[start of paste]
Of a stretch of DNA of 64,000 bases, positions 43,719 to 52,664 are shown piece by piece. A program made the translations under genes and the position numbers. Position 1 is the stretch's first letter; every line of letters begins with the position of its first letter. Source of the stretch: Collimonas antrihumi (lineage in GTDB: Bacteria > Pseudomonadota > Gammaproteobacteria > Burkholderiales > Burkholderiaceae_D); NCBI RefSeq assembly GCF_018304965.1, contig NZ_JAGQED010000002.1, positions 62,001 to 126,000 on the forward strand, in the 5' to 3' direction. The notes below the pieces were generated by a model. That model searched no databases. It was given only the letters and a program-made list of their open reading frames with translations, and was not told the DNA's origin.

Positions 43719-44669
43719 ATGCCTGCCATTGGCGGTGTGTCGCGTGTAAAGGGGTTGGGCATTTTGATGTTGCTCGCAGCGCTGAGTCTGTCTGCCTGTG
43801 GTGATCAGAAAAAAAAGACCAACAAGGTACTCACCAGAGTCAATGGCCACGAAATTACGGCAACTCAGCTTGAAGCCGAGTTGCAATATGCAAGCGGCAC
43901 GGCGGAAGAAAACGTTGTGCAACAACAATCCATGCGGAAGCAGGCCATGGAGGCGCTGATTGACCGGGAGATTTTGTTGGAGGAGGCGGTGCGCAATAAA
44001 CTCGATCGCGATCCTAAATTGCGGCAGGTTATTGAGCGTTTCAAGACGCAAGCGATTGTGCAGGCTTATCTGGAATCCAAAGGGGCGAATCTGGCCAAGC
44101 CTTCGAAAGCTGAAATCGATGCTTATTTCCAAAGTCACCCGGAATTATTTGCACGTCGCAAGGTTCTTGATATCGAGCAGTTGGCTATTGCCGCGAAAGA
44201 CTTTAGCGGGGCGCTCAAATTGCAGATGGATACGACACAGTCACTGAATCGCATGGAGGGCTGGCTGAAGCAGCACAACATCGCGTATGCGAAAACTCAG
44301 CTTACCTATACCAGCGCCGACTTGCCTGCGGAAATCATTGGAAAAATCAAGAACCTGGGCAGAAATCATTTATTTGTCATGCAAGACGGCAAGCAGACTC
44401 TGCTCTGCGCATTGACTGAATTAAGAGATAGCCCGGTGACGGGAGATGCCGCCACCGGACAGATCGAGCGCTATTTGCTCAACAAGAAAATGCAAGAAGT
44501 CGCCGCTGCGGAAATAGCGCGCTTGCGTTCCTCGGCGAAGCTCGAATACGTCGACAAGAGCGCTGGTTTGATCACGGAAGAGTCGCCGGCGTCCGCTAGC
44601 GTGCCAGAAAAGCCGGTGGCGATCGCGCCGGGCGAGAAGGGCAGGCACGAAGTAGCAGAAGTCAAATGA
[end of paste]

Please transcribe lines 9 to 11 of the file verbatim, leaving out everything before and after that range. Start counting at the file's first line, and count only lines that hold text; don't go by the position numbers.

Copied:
44301 CTTACCTATACCAGCGCCGACTTGCCTGCGGAAATCATTGGAAAAATCAAGAACCTGGGCAGAAATCATTTATTTGTCATGCAAGACGGCAAGCAGACTC
44401 TGCTCTGCGCATTGACTGAATTAAGAGATAGCCCGGTGACGGGAGATGCCGCCACCGGACAGATCGAGCGCTATTTGCTCAACAAGAAAATGCAAGAAGT
44501 CGCCGCTGCGGAAATAGCGCGCTTGCGTTCCTCGGCGAAGCTCGAATACGTCGACAAGAGCGCTGGTTTGATCACGGAAGAGTCGCCGGCGTCCGCTAGC